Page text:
We, seniors, have a unique perspective on the world that today’s younger generation has yet to experience. We have seen a large transition from one generation of people inhabiting the earth to another. Only those fortunate enough to live for five or more decades get to witness this.
If you are my age, approximately fifty years ago perhaps you, like me, were in college. You were young, vibrant, and excited about the future.
Think about who was alive in those days. Probably most of your professors during that time are now deceased as well as many of your high school and elementary school teachers.
My parents and all their friends are now gone and, unfortunately, three of my siblings, too. Many of the people who were living just fifty years ago are no longer alive.
The humble passage of generations
They have been replaced by other people. Back in the seventies, my four children were nothing more than a single-celled egg inside of me. Now they are full grown and busy with their own families, working to make a life of their own.
My nine grandchildren who today occupy such a huge place in my heart and life were nothing more than a possible far-off blurry hope and vision of the future. A “Someday when,” passing thought every now and then.
Like most families today, we take a lot of pictures. When Looking back at them I’m always amazed me how they reveal the speed at which people rapidly change. Children grow up swiftly, marry and have children of their own while each of us steadily grows older each day.
Watching the world change at such an alarming rate can be bittersweet. In our lifetime the advances in technology have been incredibly mind-blowing while the decline of morality in the world is most disturbing.
When we were growing up in the 1960s my brother and I would dream of the future and we’d say, “You know, one day when you talk on the phone, you will be able to see the person you talking with.” We visualized something like a TV screen that one would sit in front of and talk with the other person. It never occurred to us that this device would be a small instrument that we would hold in our hands. And that this instrument would also be our camera, dictionary, computer, compass, alarm clock, library, etc. It’s where we socialize with friends and get our entertainment and music along with a host of other functions. No wonder we’re all addicted to it. Our whole life now revolves around this thing! Let’s face it. We all get a little stressed when we’ve temporarily misplaced it.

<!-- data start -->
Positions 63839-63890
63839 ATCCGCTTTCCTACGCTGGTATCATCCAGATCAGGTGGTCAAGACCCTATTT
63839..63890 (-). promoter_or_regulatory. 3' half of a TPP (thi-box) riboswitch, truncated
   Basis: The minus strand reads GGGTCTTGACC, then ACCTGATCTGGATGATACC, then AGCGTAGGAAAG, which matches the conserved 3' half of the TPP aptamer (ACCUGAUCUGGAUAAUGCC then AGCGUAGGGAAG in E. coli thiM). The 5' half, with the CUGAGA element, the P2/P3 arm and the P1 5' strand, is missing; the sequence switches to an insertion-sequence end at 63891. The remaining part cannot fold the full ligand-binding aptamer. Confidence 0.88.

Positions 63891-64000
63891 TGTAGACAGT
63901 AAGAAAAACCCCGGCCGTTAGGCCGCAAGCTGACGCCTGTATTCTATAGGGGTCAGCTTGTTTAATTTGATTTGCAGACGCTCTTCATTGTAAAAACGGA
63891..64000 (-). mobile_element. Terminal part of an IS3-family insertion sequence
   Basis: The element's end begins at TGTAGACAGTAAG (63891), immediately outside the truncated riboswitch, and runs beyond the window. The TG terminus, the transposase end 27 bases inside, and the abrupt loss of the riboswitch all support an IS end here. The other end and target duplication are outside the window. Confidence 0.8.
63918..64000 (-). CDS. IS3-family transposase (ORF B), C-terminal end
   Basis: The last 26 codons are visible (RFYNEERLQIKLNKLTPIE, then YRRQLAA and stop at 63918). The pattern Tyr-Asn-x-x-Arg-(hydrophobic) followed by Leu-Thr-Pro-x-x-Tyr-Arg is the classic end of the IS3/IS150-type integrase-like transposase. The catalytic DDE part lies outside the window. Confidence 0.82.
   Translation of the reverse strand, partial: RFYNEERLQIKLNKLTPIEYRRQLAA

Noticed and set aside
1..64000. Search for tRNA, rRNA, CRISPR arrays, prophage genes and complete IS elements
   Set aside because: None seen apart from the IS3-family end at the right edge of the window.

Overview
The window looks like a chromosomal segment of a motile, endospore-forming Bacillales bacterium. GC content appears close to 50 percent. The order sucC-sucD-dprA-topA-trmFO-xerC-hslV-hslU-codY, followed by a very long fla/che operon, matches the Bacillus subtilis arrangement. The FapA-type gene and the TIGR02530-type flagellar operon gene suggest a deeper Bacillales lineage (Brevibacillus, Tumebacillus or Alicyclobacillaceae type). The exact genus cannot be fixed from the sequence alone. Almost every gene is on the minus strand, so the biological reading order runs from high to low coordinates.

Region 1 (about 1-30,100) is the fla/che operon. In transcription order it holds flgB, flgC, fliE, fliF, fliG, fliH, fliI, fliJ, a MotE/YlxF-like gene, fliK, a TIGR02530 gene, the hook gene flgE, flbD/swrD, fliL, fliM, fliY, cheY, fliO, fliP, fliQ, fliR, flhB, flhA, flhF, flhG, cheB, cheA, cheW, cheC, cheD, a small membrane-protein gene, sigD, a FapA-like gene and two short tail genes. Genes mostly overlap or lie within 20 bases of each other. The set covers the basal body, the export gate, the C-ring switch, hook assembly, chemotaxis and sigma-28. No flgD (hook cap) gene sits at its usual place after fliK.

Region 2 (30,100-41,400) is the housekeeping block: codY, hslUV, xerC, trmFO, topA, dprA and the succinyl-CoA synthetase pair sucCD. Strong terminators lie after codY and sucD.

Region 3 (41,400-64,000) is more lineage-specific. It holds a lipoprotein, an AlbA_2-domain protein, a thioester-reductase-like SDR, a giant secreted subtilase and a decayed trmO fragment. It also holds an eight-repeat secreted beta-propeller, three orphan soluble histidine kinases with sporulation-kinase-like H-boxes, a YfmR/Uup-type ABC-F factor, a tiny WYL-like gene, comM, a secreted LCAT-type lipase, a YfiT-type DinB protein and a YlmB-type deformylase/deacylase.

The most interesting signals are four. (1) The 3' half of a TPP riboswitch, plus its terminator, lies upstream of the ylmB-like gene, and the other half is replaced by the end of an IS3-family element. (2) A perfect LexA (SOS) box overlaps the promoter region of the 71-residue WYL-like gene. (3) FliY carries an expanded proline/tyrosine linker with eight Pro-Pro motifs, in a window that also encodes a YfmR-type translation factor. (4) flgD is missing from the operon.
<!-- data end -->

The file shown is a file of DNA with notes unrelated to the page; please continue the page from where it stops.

The one hundred year test
My dad used to tell me whenever I was upset about something, “Don’t worry, in one hundred years it won’t make a difference.” That quote helped me keep things in perspective then as it still does today. One hundred years from now hardly anyone alive on the earth will still be here. So, is my problem really that big of a deal? It very well could be a big deal, but if not, the one-hundred-year test will help reveal that. If it has eternal consequences, yes, it’s a big deal. If it involves the life, health, and safety of someone, of course. These are the things we should be most concerned about today. But if not, maybe we should let it go.
Honoring the passage of time
Some things get better with time and some things get worse, but one thing is for sure – in this incredible journey called life, nothing ever stays the same.
May this be a gentle reminder for us to love and appreciate the people we have in our life today and to enjoy and be thankful for whatever blessings we have this day, for tomorrow for better or for worse they will pass.
A person’s days are determined; you have decreed the number of his months and have set limits he cannot exceed.Job 14:5